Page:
This brand new release Blu-ray looks solid. It’s got a slightly saturated look so you might see a little bit more grain than you might on other new releases. The saturation cranks of the colors too, so you can see Taylor Lautner smolder and glare in heightened high definition.
It’s not perfect. There are a few spots that reveal some digital noise. It seems more like technical sloppiness. I was more disappointed that the movie wasn’t as horrible as everyone promised it was. I mean, it’s silly, but how can you not enjoy watching Lautner try to try not to cry?
Well, that Steven Soderbergh sure knows how to shoot a nice looking film. By film I mean movie because it was shot with Red cameras and you can tell. There’s no particle getting in the way of the picture. It is simply a totally clear, stark look at a world crumbling in an epidemic.
There’s a beautiful travelogue quality with shots of worldwide effects. The color scheme is quite effective in HD as Soderbergh likes to distinctly light rooms with yellow or blue tints. You do see the gruesome detail, even in the human touches of sick funk. It’s art and polished studio filmmaking of the highest degree.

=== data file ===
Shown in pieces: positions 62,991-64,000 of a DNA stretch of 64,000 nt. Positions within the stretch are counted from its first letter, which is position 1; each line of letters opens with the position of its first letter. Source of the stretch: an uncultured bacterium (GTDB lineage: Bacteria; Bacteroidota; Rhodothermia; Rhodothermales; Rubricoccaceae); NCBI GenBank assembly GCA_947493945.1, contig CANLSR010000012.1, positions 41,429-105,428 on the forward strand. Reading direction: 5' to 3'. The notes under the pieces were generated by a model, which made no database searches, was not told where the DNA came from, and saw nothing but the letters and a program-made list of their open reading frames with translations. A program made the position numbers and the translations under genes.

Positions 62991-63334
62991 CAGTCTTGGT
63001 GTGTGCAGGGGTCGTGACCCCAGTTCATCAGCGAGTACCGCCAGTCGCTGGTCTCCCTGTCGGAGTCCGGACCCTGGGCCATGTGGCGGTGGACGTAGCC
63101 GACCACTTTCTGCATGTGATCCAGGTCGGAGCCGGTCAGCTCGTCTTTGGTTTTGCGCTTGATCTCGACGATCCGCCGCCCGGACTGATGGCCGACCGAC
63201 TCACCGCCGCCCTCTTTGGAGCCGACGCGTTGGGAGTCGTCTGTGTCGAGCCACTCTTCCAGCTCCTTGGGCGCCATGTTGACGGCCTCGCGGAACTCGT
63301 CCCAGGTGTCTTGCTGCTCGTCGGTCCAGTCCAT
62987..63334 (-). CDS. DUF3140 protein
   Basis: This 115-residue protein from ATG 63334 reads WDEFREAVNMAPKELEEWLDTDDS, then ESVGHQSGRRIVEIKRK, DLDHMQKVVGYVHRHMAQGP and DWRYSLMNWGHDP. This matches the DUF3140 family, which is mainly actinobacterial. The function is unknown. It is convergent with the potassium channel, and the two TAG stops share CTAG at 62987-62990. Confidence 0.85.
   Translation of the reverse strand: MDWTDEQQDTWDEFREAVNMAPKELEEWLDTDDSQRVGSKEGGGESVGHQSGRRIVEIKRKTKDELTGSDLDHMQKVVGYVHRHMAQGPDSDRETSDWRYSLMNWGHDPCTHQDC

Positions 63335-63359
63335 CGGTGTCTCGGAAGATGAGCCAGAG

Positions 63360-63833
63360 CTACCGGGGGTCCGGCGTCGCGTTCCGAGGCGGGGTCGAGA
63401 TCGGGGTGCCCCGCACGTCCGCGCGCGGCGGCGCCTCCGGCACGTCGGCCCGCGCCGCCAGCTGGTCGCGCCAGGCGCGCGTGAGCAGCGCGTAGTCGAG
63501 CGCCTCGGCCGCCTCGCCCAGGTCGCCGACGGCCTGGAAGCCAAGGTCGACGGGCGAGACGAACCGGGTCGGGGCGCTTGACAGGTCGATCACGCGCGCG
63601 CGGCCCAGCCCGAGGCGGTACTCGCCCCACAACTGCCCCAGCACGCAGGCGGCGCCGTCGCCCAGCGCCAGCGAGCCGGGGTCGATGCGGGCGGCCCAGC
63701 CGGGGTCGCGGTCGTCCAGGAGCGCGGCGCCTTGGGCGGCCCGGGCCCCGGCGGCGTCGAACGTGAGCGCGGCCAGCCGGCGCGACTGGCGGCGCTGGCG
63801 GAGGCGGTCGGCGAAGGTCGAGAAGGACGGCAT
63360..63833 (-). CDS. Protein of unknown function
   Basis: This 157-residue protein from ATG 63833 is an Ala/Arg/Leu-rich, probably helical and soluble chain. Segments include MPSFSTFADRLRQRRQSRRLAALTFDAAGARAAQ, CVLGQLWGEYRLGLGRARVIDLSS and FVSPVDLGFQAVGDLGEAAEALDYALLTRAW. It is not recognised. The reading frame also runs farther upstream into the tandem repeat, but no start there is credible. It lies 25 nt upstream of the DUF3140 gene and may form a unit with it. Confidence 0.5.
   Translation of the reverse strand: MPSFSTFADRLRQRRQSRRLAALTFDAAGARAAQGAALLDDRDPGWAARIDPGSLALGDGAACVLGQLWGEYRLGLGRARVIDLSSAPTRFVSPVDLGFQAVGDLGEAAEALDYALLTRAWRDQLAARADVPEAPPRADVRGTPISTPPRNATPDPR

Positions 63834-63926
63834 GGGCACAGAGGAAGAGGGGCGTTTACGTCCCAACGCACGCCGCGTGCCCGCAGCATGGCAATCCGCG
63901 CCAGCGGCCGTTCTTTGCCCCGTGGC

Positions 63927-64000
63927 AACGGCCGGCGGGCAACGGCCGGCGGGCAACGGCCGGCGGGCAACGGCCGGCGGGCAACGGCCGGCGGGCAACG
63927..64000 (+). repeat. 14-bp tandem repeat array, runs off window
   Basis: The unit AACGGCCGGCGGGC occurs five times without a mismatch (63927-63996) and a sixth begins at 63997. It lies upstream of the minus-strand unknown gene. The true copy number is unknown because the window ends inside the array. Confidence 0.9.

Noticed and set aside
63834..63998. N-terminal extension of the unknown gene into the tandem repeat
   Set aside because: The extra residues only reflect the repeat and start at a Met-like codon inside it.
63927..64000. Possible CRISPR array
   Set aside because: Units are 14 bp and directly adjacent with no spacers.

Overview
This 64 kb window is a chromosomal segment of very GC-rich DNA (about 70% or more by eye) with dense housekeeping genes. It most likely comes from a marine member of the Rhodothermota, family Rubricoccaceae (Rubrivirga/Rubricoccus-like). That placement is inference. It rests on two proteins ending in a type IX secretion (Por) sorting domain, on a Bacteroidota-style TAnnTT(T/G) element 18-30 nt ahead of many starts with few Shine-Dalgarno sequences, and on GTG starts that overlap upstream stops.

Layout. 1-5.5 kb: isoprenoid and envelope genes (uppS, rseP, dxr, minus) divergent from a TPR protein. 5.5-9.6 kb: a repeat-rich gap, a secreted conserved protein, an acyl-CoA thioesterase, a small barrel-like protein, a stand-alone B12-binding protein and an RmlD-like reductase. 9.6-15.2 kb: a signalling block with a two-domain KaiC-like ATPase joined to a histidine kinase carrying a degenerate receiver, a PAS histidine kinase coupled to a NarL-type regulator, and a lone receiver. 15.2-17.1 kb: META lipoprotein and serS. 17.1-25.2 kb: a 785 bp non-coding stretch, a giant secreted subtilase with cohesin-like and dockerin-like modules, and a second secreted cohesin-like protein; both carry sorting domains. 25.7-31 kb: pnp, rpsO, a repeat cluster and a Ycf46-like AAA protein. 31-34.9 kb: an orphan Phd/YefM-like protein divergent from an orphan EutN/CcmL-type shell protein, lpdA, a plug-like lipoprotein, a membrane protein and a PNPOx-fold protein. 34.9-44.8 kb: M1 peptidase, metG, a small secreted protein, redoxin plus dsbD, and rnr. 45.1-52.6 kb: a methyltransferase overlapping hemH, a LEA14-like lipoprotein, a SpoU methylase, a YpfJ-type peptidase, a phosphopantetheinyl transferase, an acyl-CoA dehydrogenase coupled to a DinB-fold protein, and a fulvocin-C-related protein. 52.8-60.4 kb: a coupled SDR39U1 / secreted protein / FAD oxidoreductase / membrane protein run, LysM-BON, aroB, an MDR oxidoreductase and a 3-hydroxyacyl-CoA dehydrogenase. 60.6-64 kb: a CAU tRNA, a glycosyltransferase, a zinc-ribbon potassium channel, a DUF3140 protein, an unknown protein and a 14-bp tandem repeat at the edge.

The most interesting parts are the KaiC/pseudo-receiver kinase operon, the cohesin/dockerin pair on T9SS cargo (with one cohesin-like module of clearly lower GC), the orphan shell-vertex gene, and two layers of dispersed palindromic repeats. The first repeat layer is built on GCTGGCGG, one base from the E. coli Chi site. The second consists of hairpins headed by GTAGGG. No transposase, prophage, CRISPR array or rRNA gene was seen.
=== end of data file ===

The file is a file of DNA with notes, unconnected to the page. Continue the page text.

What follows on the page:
Sid and Nancy
This rock n’ roll drama looks a little worn out but it does its best. There are some shots that suffer from digital noise, but never goes full out into a speckled haze so it struggles like the little engine that could and never totally fails. Some other shots look grainy but that’s authentic to film.
Then there are some beautiful high definition restored shots in the film. There are clear shots of ‘80s London dressed and framed as ‘70s London. You can see all the dingy detail of the squalor in run down flats and dive bars. I won’t say you can see every follicle of Gary Oldman’s spiky hair, but you can definitely make out some stray hairs.